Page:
Five steps to agile digital marketing

By Rachel Alt-Simmons, Sr Management Consultant, SAS Best Practices

For marketers trying to compete in the digital marketplace, it’s incredibly hard to surface your message above all the noise. You need to create messaging that speaks to each audience segment differently. Agile marketing gives you the ability to create that level of precision. To help, I’ve written a white paper detailing digital marketing best practices.

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To achieve an agile digital marketing strategy, follow these five steps:

  • Listen

Social listening, the ability to monitor social media channels in real time, is an important consumer observation tool. Social listening technologies provide the capability to observe trends, monitor brand and reputation, and even find inspiration from consumers. Social media analysis helps marketers hear the conversation, understand what it means, and drive insights to action against.

Social media also gives customers another channel to engage with a brand or a company, blurring the lines between customer service, sales and marketing functions. Social media has become the new customer complaint desk. Gartner estimates that a brand’s failure to respond via social channels leads to a 15 percent increase in customer churn.

Your competitors are taking advantage of that. For example, in the telecom industry, wireless providers are monitoring customer complaints for their competitors and using that insight to offer alternatives and steal customers away.

  • Respond
    It’s not just about eavesdropping on the conversation; it’s about doing something with the information.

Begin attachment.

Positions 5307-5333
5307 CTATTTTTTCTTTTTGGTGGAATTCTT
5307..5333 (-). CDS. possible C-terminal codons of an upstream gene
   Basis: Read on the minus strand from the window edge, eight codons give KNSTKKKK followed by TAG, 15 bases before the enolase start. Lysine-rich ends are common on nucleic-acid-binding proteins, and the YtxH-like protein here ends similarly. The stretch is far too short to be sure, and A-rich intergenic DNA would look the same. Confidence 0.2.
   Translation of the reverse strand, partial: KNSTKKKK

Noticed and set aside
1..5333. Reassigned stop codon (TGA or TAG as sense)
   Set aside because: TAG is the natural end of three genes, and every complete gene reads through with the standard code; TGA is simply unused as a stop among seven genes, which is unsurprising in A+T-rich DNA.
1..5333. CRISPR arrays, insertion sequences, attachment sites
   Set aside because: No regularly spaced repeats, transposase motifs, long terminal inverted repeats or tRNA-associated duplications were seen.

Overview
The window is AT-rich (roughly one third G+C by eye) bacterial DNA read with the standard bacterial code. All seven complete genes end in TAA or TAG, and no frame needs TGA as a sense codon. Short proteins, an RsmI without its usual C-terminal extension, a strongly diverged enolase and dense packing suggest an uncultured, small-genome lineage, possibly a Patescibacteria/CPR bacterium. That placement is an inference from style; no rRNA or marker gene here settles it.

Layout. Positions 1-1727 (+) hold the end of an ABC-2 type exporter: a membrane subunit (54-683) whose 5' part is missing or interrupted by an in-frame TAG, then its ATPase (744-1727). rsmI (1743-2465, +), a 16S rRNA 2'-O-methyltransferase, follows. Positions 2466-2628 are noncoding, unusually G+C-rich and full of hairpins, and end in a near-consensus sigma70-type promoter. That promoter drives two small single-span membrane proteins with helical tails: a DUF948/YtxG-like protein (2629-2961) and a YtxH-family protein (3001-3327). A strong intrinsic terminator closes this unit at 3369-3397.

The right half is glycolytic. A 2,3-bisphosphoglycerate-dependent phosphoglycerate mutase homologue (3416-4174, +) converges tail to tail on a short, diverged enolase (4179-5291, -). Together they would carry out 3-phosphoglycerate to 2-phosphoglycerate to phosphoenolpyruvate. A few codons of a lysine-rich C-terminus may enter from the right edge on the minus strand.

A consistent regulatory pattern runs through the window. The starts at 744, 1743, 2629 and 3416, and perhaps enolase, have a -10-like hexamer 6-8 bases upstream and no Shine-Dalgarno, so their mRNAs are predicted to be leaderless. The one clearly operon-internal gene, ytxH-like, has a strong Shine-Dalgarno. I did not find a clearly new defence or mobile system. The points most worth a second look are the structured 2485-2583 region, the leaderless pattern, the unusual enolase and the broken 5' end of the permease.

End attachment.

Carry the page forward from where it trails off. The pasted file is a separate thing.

Clothing and shoe e-tailer Zappos.com strives for industry-leading customer service. At the heart of their customer-centric strategy is social media, using channels like Twitter and Facebook to engage with their customers. Their social team responds to all kinds of questions – from customer inquiries and complaints, to customer shout-outs (“Nice kicks!” they responded to one happy customer) and brand sharing. A recent Twitter exchange illustrates why their customer satisfaction rates are so high.
Zappos-response

 

Zappos’ goal is to respond to every social media post within minutes. During an all-company meeting, a customer complained on social media about a problem they were having. Since all employees were at the meeting, no one was available to respond (they did put an “out of office” note on Twitter and Facebook). Even before the Zappos team could react to the problem, another customer responded to the negative comment, telling the unhappy customer that Zappos would take care of her as soon as possible. That’s enviable brand advocacy.

  • Adapt
    Digital channel fails abound. A large e-tailer belatedly apologized for a Halloween costume section on their website – “Fat Girl Costumes” – after it drew intense social media criticism. Pizza maker DiGiorno inadvertently used a hashtag associated with domestic violence (#whyistayed) in a recent Twitter marketing campaign, creating a firestorm of bad publicity. Social media amplifies your message at extremes.